There is no tried-and-tested method for doing manual human scans because the nature of the clues are unpredictable. That variability gives investigators a chance to find something amiss.
That said, I've built up my little manual inspection checks over the last decade into a very simple batch files or scripts. Using the batch files or scripts, I collect a lot of very normal information very quickly, on each reviewed machine, and then view it offline later looking for interesting exploratory breadcrumbs. You can click here to download a copy of my Windows batch file, or create your own.
Here's what my Windows batch file and manual processes looks like:
Using a batch file
- Hostname.exe (just to document the name of the computer)
- Winver.exe (Windows product and version)
- Svrcheck.exe (requires tool addition)
- Check IPconfig /all
- Run gpresult.exe (group policy settings, group memberships, etc.)
- Review services (services.msc or sc \query)
- Check local group memberships (GUI or net groups or net localgroups)
- Check local directory structure (Windows Explorer or dir) dir \ and dir \ /ah /s
- Dir \
- Dir \ /ah /s
- Dir \Program Files
- View current shares (net share)
- Run netstat -ano looking for unusual connections or open ports
- Check patch status and simple security checks (mbsa, mbsacli.exe, 3rd party software, etc.)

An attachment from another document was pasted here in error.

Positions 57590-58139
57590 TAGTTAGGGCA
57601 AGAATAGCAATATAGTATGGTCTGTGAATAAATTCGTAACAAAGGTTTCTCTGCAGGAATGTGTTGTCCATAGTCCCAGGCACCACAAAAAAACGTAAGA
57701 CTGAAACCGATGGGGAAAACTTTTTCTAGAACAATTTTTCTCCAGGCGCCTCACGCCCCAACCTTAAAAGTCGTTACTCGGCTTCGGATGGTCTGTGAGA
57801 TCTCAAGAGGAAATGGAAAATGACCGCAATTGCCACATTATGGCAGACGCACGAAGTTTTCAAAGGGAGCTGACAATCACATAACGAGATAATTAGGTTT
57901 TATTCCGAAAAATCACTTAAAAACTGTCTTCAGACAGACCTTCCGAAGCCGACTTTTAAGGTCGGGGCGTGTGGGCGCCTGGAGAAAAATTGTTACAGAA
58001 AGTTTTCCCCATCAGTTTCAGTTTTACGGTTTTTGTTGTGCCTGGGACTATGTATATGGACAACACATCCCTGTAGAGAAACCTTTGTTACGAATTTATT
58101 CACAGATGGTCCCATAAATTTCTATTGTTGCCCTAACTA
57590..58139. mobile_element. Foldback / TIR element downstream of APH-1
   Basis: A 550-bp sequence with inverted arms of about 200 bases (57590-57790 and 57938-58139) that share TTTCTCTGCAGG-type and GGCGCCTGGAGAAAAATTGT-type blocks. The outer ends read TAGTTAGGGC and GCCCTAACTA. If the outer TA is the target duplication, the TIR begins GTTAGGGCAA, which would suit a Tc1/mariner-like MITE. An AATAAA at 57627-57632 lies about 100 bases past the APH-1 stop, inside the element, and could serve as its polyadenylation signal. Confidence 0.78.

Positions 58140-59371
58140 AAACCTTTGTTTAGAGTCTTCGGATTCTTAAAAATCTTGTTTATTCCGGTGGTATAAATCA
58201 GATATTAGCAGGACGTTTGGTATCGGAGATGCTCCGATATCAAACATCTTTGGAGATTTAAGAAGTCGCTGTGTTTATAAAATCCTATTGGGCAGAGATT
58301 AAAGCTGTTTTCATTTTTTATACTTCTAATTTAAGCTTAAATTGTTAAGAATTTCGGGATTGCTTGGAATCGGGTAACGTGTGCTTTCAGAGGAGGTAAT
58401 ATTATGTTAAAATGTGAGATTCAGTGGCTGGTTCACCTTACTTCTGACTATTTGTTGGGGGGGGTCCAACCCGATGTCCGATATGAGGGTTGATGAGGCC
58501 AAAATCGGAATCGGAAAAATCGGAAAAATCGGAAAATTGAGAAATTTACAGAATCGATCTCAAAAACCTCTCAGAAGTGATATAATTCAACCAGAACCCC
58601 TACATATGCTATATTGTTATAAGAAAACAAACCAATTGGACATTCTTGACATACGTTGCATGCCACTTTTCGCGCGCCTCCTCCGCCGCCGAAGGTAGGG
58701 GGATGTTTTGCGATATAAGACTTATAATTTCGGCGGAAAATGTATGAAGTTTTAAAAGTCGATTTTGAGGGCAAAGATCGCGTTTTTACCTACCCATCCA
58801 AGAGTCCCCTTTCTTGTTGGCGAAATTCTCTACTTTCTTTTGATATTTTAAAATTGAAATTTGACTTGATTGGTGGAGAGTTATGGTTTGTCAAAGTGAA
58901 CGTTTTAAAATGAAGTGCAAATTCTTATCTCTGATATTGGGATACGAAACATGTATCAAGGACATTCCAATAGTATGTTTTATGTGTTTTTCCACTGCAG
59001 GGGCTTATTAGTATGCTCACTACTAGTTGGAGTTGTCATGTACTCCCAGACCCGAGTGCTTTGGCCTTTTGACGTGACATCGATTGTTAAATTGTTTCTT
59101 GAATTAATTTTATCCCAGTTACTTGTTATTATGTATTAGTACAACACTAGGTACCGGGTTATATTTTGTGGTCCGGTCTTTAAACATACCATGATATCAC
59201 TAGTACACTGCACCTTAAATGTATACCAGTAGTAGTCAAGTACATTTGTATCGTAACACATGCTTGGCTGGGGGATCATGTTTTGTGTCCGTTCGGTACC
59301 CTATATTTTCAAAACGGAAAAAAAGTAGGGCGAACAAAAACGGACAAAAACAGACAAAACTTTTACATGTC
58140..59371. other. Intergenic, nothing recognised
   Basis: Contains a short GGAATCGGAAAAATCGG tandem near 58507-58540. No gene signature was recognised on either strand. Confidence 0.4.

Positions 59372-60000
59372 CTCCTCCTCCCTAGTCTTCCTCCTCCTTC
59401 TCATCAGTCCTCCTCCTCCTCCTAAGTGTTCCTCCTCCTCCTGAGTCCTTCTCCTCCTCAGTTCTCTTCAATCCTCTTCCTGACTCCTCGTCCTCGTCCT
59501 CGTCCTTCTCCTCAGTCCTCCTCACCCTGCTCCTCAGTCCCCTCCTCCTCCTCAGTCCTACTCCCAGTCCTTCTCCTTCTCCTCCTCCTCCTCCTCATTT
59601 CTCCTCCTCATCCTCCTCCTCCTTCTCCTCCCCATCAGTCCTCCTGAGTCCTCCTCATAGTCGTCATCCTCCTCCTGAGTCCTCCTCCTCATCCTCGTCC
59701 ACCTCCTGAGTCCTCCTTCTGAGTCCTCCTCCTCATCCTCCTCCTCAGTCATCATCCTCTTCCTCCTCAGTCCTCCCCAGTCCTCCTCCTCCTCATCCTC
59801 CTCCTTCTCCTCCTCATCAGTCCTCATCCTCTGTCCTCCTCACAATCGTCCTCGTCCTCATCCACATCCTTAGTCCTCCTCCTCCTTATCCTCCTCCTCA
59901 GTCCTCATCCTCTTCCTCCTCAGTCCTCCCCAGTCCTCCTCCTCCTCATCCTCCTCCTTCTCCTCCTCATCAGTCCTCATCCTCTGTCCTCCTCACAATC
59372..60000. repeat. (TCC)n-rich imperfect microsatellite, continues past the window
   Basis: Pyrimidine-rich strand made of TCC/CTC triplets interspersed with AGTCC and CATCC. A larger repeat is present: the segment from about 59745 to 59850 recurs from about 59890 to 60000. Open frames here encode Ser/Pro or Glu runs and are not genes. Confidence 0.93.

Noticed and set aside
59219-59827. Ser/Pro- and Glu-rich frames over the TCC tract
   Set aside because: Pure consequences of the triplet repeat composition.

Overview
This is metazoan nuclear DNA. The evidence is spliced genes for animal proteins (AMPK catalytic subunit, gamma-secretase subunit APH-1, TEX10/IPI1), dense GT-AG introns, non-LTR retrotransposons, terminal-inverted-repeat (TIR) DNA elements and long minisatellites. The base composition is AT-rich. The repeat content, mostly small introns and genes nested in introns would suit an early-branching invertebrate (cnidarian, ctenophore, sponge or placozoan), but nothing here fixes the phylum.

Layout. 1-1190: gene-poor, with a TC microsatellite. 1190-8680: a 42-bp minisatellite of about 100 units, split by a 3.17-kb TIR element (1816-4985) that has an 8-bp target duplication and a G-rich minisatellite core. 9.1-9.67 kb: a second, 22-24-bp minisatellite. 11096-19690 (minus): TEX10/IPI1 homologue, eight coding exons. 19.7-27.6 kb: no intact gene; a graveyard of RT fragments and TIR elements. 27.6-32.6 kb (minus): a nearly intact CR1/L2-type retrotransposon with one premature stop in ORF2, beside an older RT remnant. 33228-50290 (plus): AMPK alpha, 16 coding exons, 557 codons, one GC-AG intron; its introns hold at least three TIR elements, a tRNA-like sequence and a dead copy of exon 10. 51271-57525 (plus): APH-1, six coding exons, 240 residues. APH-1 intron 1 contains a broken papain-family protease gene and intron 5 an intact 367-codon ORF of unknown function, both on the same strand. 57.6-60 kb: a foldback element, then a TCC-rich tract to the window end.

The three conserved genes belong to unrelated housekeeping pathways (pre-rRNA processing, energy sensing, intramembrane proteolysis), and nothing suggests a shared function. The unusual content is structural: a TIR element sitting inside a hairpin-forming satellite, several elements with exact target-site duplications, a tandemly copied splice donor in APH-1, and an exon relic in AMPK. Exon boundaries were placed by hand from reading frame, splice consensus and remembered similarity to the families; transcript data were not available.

- Check browser configuration looking at security zones, proxy stuff, add-ons, etc.
- Check event log files looking for severe errors, weird stuff, or a lot of noise
- View HOSTS file (Windows explorer or type \%windir%\System32\drivers\etc\hosts
- Use autoruns or autorunsc.exe to verify auto-start programs (requires tool addition)
- View scheduled tasks (looking for malicious tasks)
- Audituser.exe, auditpol.exe (looking for per-user auditing policies)
- Run net statistics server (looking for excessive password violations)
- Run netstat -e (looking for excessive network errors)
- Certmgr.exe, mmc, or certutil.exe (looking for broken certs or malicious certs)
- Run gpedit.msc
- Run rsop.msc
- Run Security Configuration and Analysis mmc snap-in against security template (if compliance against regulation is requested)
- Run Best Practice Analyzer tool(s), if relevant (requires tool addition)
- Check anti-virus settings and definition dates
- Check for unauthorized installation of software (inquire about approved software list)
- Check status of third-party patches
- Eventvwr.exe -- looking for issues and security problems
But your processes and checks can contain anything you them to. Happy bread-crumbing!
This story, "For better security, ditch the automatic tools," was originally published at InfoWorld.com. Follow the latest developments in network security and read more of Roger Grimes' Security Adviser blog at InfoWorld.com.